1. The Salem Witch Trials-This unit will begin with a review of Puritanism and then continue with an exploration of the event.  Recent findings by historian Mary Beth Norton will illuminate the relationship of theme #2 with the causes of the trials.  Excerpts from her book "In the Devil's Snare" will be used.  The assessment will be a written exam.


  1. The Revolution- This unit will start with an account of the Seven Years War with a focus on geopolitical strategy.   This will be studied under theme #1.  In addition, the first two films of the HBO John Adams series will be viewed which span the period from the Boston Massacre to the Declaration.  These films will also mark the culmination of a list of vocabulary used in the films.  Assessments include vocabulary and content exams.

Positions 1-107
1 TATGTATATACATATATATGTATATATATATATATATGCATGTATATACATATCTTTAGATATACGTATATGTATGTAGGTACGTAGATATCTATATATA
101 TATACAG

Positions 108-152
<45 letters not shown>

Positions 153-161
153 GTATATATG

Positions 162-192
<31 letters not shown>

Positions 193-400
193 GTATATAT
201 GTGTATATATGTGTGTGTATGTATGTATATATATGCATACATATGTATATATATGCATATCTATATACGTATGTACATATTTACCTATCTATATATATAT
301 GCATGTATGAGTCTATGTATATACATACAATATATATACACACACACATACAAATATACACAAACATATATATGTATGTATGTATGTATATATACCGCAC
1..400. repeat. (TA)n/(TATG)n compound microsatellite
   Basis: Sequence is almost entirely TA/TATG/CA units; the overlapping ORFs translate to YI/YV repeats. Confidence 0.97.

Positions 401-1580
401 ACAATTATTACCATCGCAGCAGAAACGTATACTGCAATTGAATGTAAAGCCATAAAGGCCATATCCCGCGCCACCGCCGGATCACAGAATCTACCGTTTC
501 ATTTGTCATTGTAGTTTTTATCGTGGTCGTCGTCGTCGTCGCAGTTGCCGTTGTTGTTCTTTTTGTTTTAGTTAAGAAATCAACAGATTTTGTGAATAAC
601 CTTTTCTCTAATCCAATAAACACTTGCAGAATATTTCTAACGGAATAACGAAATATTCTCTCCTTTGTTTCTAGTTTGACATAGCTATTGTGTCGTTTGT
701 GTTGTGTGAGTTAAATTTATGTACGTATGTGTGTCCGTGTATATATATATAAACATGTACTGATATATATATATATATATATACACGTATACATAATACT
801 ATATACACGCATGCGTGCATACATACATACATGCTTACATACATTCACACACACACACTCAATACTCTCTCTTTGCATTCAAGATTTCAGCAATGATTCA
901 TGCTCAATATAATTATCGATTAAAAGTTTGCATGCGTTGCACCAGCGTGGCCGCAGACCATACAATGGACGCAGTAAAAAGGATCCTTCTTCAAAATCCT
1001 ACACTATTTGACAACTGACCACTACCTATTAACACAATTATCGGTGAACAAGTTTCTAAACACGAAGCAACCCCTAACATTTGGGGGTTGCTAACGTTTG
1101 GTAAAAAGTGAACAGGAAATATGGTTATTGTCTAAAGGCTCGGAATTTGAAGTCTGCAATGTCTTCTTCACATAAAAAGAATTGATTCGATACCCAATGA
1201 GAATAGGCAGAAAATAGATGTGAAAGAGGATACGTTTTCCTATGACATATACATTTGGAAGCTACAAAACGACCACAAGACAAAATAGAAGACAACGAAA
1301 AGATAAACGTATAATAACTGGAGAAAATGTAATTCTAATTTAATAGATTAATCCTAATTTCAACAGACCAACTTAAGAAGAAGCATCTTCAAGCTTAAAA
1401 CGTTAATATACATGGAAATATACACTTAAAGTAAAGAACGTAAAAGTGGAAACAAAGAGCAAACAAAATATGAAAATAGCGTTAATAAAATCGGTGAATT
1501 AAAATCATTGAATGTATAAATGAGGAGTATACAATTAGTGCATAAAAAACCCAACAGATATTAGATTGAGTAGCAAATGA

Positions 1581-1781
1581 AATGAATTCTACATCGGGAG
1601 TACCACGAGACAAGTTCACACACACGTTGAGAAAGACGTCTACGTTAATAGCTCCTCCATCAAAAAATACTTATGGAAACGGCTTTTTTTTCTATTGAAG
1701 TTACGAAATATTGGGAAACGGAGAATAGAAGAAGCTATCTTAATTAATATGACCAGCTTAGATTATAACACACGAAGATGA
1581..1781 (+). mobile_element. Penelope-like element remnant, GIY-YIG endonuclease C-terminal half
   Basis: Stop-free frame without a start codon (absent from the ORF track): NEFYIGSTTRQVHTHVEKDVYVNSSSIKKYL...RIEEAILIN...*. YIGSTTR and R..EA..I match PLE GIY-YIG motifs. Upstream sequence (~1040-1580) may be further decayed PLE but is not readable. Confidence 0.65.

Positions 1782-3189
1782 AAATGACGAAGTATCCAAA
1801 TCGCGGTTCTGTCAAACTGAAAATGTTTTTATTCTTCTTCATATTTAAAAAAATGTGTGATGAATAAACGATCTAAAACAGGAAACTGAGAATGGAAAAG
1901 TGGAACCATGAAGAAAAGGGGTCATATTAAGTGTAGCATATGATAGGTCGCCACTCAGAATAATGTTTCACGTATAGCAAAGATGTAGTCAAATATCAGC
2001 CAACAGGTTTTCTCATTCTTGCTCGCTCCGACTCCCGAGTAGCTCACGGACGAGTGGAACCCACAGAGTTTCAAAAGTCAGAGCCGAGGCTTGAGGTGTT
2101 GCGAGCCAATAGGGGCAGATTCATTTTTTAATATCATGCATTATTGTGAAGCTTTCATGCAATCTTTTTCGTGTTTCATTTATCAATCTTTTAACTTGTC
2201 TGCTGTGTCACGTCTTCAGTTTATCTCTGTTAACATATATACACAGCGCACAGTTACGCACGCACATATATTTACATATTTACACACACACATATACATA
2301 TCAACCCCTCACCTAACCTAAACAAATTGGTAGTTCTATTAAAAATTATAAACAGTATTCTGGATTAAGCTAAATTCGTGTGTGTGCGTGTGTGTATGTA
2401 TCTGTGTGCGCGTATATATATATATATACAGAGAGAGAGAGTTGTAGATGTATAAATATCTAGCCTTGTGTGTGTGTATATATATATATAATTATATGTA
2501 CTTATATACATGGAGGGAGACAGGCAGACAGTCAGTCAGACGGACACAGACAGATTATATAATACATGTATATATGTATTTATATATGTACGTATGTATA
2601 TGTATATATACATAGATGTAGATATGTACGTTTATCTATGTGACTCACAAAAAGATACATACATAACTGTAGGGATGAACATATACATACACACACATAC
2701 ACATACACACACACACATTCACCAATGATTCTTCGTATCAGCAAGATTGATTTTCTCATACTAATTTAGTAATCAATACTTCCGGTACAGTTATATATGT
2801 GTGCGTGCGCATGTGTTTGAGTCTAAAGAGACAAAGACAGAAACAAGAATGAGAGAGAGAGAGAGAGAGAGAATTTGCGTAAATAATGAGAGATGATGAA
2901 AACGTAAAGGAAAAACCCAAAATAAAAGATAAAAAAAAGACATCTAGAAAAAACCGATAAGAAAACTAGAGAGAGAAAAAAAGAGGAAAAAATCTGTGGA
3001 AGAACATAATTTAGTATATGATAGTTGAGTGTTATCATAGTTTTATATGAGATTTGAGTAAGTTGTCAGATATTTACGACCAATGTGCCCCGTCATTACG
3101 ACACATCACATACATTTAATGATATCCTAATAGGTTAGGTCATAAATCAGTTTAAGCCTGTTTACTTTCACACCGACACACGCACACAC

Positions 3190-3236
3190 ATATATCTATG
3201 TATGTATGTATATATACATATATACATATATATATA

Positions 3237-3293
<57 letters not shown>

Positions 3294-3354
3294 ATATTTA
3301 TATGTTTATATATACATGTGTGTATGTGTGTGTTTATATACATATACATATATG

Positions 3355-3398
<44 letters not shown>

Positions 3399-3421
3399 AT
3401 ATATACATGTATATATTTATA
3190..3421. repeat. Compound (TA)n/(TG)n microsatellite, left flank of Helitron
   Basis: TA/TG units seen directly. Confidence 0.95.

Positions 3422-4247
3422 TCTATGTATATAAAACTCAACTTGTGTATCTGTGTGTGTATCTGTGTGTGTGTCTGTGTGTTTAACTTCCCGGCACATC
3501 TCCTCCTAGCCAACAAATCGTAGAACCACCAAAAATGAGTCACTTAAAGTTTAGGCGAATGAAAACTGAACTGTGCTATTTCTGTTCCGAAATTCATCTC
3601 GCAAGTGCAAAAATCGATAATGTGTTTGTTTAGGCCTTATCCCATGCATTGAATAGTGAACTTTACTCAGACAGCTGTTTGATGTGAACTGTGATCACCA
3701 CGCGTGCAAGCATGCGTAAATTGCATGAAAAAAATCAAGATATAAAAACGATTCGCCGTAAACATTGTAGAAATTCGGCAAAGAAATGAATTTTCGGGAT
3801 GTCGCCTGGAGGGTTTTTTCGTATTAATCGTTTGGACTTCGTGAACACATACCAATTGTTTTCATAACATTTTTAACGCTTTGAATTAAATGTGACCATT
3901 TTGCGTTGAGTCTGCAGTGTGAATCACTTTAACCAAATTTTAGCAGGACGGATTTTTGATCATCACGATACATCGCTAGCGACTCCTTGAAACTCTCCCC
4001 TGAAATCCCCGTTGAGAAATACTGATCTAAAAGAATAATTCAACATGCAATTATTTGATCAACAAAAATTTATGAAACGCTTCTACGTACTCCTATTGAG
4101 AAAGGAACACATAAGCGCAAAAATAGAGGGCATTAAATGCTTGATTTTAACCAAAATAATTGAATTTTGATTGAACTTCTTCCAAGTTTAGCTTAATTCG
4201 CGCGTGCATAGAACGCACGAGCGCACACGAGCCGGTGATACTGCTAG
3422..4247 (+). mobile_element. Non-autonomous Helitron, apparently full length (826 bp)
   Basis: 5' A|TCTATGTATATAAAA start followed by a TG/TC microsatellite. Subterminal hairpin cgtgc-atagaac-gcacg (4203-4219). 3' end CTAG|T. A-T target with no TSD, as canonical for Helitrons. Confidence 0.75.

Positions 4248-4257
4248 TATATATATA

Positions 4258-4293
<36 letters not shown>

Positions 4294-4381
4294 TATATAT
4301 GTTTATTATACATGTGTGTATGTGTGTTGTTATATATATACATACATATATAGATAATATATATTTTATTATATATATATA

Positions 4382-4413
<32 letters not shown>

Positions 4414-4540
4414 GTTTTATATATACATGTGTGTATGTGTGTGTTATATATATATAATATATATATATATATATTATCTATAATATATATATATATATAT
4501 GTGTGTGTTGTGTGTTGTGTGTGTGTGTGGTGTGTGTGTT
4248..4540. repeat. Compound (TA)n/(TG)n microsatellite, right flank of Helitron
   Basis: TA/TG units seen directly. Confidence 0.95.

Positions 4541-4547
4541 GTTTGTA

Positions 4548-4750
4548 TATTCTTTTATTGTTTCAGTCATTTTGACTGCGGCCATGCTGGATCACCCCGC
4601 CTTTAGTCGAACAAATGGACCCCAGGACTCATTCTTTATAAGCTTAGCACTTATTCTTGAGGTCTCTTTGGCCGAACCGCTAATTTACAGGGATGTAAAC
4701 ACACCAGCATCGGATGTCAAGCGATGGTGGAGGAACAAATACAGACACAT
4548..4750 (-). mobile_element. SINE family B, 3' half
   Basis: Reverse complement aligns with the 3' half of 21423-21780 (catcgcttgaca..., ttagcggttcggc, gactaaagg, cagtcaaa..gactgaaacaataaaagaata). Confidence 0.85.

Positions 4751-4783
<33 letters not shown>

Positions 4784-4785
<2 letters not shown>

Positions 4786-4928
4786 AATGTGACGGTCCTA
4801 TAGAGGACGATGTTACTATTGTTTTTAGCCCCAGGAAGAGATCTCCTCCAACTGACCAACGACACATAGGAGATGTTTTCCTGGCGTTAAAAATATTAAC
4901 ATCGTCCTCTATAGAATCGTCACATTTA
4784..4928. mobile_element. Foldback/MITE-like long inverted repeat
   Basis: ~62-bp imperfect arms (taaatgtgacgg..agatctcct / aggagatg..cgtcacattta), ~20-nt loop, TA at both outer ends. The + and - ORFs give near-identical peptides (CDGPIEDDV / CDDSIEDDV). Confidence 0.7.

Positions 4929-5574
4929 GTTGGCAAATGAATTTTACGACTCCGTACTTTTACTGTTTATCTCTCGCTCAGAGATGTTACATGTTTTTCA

1. Shay’s Rebellion-This unit will feature a dramatic interpretation of the events and study the background conflicts that will fall under themes #3-5.  The assessment will be a written exam


  1. The ratification of the constitution and early American politics- These events will be explored under theme #5; liberal vs. conservative viewpoints on political and social issues.  The unit will be viewed through the lens of the ideologies of Hamilton, Jefferson, Adams and Washington.  Primary source documents from the period will be used.  Assessments will include a written exam and and argumentative essay taking the conservative or liberal side of a topic.


  1. Balancing power in the US; The Louisiana Purchase, the Missouri Compromise and the protective tariff. This unit will establish the groundwork for the Civil War and be studied using themes 1,2 and 5. It will also include a study of the Industrial Revolution and the cultural differences between North and South.  Excerpts from the book "The Rise of Industry" by Albert Marin will be used.  The assessment will be a written exam.